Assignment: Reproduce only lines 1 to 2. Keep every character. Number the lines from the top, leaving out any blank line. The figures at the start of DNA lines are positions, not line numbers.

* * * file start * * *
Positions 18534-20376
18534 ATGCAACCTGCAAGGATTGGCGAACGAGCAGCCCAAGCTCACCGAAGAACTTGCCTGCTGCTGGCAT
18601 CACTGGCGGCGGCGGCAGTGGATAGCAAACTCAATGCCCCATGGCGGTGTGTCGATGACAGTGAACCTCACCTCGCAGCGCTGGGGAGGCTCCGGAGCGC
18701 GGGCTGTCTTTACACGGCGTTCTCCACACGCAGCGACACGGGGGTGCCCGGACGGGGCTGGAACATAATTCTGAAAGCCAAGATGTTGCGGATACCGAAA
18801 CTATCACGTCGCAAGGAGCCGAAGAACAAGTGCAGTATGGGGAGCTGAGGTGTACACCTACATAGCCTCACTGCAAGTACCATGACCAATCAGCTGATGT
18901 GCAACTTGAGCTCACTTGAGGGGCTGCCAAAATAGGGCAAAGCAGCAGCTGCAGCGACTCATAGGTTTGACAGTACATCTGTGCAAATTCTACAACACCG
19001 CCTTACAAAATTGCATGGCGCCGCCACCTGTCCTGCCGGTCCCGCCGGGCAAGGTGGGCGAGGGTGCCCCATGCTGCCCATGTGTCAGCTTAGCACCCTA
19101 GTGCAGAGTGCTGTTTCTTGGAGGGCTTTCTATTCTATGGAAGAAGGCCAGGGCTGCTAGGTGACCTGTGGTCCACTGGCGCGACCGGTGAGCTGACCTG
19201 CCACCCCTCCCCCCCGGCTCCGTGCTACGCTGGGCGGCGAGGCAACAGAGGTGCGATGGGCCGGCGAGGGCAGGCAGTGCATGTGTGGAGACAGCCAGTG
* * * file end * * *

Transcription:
Positions 18534-20376
18534 ATGCAACCTGCAAGGATTGGCGAACGAGCAGCCCAAGCTCACCGAAGAACTTGCCTGCTGCTGGCAT